differentiation comes in the form of quality of service, convenience of location, hours
of operation and availability of delivery of service. They may promote their dishes as
exceptionally tasty or certifying themselves as health-endorsed food (via the
Healthier Choice Symbol). MC firms earn normal profits in the long-run and hence
choose instead to practice simple product differentiation. This phenomenon was
seen when bubble tea craze some years ago, and when new firms entered the
industry in order to capture some of the profits.
As there are many such stalls selling differentiated products, there is a lack of rival
consciousness and prices charged could vary. One stall charging less will not spark
off a price war; another charging more will not lose all its customers.
Telecommunications firms in Singapore exhibit market behaviour of oligopoly. There
are only three firms for the whole market namely Singtel, Starhub and M1. They offer
mobile, fixed line, Internet and pay-TV services. There is substantial market power
and rival consciousness and mutual interdependence. The most significant barrier to
entry is government licensing.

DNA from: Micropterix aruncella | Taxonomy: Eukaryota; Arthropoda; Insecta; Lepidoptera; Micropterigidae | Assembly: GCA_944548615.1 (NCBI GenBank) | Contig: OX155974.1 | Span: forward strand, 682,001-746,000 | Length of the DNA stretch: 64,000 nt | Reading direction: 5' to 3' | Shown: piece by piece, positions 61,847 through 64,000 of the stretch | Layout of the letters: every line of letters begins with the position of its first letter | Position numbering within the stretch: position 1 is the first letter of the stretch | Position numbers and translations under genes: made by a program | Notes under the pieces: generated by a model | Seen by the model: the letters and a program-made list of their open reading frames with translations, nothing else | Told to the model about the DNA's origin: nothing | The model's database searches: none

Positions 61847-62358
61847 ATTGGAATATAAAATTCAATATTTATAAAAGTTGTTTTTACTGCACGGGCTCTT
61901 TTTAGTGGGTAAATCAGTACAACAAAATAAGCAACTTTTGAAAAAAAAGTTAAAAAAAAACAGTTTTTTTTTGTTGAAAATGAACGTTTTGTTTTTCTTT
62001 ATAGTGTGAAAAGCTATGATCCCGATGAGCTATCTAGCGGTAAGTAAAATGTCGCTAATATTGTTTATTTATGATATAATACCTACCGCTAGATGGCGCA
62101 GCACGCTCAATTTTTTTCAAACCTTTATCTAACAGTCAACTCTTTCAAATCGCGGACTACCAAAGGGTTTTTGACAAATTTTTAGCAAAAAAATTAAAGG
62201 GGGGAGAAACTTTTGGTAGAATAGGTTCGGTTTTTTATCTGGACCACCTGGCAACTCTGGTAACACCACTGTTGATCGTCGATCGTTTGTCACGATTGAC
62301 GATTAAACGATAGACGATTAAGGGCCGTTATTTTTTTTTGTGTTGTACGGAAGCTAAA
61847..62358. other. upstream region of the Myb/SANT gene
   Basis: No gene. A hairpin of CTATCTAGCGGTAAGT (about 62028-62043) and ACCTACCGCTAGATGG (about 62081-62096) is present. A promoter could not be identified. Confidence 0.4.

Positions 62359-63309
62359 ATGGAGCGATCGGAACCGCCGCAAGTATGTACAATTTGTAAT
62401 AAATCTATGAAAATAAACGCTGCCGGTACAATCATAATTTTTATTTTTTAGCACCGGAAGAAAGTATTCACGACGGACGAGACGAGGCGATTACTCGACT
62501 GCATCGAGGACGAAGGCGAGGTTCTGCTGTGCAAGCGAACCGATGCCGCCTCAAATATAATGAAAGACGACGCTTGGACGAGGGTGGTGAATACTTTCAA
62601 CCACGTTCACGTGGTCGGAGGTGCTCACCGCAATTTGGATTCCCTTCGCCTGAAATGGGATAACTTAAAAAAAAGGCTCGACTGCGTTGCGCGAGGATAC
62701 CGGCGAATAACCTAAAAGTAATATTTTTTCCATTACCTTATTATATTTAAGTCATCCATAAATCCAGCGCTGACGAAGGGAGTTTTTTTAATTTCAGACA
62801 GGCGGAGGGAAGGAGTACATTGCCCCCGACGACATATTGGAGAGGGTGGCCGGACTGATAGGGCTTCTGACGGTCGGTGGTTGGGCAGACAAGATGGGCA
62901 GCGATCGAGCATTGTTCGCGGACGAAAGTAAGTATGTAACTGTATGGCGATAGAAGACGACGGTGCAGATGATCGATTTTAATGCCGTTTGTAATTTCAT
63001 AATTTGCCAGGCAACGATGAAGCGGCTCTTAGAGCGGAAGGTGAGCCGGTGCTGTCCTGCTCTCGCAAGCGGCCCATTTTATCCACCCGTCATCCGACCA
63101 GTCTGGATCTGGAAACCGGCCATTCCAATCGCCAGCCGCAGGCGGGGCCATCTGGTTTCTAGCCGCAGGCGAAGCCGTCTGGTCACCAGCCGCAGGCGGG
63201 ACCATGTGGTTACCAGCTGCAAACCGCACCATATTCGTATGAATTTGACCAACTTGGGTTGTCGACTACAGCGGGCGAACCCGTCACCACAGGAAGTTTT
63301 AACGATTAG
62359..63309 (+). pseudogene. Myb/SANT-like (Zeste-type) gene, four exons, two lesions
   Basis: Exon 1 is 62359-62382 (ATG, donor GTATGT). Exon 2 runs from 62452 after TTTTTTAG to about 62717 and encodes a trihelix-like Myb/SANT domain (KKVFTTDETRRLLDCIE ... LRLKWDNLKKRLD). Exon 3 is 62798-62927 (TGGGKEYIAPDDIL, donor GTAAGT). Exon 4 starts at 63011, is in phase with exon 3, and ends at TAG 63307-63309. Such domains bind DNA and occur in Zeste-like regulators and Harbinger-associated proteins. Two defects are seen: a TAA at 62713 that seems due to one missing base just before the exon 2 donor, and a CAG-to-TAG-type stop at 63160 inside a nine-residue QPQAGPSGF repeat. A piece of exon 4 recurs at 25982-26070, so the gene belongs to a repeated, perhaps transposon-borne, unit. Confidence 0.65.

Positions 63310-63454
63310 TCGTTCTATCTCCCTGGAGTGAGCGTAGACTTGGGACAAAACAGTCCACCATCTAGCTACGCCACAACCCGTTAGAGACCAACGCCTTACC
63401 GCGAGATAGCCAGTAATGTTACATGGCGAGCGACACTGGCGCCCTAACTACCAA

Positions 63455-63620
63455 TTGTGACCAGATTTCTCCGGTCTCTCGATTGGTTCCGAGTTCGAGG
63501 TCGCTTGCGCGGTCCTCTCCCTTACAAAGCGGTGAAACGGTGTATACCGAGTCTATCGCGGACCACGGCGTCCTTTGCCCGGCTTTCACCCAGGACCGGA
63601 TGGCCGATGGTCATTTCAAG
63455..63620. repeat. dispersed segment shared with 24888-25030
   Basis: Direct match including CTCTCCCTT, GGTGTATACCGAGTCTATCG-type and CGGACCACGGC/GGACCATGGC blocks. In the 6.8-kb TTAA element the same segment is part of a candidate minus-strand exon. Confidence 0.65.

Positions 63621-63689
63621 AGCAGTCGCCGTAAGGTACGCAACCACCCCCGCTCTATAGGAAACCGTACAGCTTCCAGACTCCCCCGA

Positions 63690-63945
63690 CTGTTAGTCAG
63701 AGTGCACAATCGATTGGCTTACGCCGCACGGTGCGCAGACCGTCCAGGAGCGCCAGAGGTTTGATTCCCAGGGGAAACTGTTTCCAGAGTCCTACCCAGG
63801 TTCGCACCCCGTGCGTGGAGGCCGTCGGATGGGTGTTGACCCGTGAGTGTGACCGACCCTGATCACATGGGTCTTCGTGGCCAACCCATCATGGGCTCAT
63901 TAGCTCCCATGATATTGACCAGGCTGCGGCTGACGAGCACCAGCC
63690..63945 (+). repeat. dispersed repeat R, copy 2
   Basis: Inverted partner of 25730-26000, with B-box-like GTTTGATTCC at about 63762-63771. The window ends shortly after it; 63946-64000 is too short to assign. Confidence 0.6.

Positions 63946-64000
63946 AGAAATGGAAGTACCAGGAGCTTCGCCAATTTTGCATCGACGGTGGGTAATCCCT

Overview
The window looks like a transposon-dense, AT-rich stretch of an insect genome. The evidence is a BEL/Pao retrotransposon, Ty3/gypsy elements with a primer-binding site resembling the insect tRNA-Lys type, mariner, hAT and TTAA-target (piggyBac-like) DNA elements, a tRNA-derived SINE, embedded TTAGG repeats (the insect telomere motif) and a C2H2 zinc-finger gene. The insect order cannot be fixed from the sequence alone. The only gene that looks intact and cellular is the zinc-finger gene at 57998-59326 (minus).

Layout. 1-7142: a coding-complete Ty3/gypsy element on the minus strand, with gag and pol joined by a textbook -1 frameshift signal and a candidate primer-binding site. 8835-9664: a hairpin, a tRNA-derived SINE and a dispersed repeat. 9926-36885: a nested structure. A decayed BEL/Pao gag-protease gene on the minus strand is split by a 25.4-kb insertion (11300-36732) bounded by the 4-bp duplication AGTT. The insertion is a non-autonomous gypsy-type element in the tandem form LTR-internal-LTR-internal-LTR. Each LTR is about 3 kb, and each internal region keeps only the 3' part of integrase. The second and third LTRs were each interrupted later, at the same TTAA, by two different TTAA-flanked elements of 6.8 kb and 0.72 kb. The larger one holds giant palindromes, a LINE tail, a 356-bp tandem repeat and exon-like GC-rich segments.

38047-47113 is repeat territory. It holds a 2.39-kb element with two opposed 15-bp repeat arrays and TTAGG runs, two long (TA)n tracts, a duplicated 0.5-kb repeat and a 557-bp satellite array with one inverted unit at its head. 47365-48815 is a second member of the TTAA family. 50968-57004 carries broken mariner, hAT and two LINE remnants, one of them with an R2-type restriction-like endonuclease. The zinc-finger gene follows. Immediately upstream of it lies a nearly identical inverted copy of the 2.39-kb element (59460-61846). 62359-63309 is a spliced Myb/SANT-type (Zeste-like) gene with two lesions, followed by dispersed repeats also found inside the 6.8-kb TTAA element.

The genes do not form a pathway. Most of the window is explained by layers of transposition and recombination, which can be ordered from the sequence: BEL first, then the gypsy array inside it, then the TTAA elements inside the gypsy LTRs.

These firms aim to maximize profits from the sale of their products. Profit maximizing
behaviour is not the only conduct for these firms which are interdependent and would

consider its actions would affect its competitors and vice versa. These firms have
had occasional price wars which benefited the consumers. For example, the slashing
of prices of mobile phone plans by all three firms to competitive levels.
Prices however ,tend to be sticky as each firm faces a kinked demand which
assumes that rival firms are quick to match a reduction in price but not an increase in
price . As such, oligopoly firms tend to avoid price competition and instead resort to
non-price competition including aggressive branding, advertising and product
enhancement such as 3G technology and faster download speeds toward which
firms invest substantially in R and D to gain a larger market share.
Given the strong market power, the telecommunications firms practice price
discrimination. This occurs when a product is sold at different prices not due to cost